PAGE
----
Defining Self-Acceptance… Or At Least My Definition

My client, whom we’ll call Sally, was telling me how she’s been reading up on all sorts of positive body image blogs. You know, blogs that encourage you to love yourself and accept yourself as you are right now. And that was just all too far from reality for her to be able to swallow. She told me “I can’t love my body. I can’t stand living in it. I don’t feel good physically in my body. Why would I accept something that makes me so miserable?”

And I understood what Sally was saying. Often, people confuse self-acceptance with stagnation. Staying miserable, learning to put up with something you hate. Many people wrongly assume that they’ll never change if they accept themselves (not to mention love themselves!) as they are right now. But it turns out that isn’t true.

ACCEPTING SOMETHING DOESN’T MEAN YOU HAVE TO LIKE IT. The reality is that self-acceptance FACILITATES CHANGE. Acceptance can be defined as “the act of assenting or believing.” Once we come to truly accept where we are at in life, what works for us, and what doesn’t, we are then able to make decisions based on that reality. Here are a couple of diagrams to show what I mean.

Cycle of Non-Acceptance

Cycle of Acceptance

I share this message with you as a new year is about to begin because it’s a time that you might be thinking about setting goals and contemplating how you’d like to improve upon this past year. So  you just might want to consider adding self-love and self-acceptance to the top of your list. Ironically, it just might help you accomplish everything else you had in mind.

I’m going to leave you with a quote from a fabulous book that I stumbled upon while researching this blog post. The quote relates to accepting your body as it is right now.

How can you begin to learn the lesson of acceptance? By recognizing that what is, just is, and that the key to unlocking the prison of self-judgment lies in your own mind. You can either continue to fight against your body’s reality by complaining bitterly and immersing yourself in self-deprecation, or you can make the very subtle but powerful  mental shift into acceptance. Either way, the reality remains the same. Acceptance or rejection of your body only carries weight in your mind; your perception has no bearing on how your body actually looks, so why not choose the ease of acceptance rather than the pain of rejection? The choice is yours. “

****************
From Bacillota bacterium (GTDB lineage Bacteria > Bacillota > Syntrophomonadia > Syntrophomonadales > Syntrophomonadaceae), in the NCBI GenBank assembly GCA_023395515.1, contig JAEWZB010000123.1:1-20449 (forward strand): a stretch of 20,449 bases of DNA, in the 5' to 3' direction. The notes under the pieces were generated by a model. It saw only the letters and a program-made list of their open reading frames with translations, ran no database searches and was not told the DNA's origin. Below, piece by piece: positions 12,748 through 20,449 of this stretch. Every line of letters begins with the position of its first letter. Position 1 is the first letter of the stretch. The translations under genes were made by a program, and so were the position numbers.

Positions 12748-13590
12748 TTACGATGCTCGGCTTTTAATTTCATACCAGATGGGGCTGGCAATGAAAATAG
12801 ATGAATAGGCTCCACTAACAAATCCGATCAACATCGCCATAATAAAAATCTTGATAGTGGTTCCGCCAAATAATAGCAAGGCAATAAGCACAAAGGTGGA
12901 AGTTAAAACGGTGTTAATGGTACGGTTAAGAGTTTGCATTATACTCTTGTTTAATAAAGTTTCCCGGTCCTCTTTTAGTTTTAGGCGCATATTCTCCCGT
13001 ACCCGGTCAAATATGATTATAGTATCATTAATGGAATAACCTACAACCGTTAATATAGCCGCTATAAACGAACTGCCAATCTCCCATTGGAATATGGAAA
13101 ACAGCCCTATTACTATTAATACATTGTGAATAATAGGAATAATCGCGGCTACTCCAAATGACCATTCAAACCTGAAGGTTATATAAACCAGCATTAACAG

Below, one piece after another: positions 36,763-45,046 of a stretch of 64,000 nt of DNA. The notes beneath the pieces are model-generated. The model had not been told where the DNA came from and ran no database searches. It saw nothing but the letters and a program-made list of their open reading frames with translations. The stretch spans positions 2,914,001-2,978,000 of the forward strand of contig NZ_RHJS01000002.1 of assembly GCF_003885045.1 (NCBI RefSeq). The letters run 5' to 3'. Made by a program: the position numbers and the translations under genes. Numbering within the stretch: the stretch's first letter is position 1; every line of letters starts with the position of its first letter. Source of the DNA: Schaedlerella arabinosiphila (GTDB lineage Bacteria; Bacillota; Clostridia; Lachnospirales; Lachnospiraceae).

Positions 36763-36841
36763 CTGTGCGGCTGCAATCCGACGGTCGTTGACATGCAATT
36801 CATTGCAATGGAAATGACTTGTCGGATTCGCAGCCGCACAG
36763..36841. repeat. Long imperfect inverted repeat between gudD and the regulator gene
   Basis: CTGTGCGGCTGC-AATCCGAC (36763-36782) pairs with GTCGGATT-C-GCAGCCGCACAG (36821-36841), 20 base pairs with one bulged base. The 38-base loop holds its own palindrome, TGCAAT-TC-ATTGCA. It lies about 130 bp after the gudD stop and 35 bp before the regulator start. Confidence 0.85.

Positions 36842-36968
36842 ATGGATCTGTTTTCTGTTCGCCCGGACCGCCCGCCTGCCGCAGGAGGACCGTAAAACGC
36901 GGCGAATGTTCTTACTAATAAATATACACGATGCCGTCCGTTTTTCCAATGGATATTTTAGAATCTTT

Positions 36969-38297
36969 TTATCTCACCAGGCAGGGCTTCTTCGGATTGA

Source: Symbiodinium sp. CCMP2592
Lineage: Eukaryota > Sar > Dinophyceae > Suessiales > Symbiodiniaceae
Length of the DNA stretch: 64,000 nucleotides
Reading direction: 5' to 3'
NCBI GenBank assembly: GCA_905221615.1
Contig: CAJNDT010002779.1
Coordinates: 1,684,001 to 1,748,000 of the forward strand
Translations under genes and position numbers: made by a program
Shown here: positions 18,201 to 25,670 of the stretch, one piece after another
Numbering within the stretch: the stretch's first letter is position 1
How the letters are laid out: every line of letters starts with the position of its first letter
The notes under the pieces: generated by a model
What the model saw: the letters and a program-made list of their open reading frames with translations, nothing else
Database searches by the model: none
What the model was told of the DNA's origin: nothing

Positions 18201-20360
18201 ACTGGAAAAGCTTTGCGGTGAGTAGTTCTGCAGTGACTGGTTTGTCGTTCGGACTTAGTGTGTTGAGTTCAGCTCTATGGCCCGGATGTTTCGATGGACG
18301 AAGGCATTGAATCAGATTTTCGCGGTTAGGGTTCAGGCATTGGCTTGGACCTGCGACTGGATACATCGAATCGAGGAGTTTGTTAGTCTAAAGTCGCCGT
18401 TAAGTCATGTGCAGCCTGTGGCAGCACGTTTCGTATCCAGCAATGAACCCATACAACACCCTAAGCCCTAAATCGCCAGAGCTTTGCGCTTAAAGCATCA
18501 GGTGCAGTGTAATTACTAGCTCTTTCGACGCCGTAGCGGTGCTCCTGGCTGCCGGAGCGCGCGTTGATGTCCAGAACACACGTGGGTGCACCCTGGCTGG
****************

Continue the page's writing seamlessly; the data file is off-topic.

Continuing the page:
Found in “If Life is a Game, These are the Rules” by Cherie Carter-Scott PhD

Have you had an experience with self-acceptance? Please share it!


Self-acceptance can be challenging through eating disorder recovery. Read through to the blog to explore a dietitian's perspective.


  1. This post was perfect. Thank you. Lately when I have deprecating feelings about myself, or my body, I try to think of things I am grateful for, that that specific body part helps me do. For instance, right now I feel like my arms are a little too soft,

    and a little less toned than they have been in the past. Instead of feeling super sad about it, I remind myself that they are strong enough to carry my nieces and nephews, and that they have done many other lovely things. Or my legs: they have helped me bicycle

    many, many miles up hill. And while I don’t feel skinny right now, I do feel strong. It has been helping me.

  2. It’s true that when you accept yourself as you are a sense of freedom is gained that allows you to be more mobile in your own existence. I’ve experienced this firsthand before.

  3. Inspirational post as always, Marci! I never thought about self-acceptance as facilitating change, but you’re so right. Thanks for putting so much thought into this post, it is very enlightening! I started accepting myself when I realized that at the end

    of the day I’m all I’ve got, so I have to rock that. For me, self-acceptance means knowing that I have only one life and only one body to live in, so I need to appreciate what I have and who I am in order to create my own destiny. It means channeling my strengths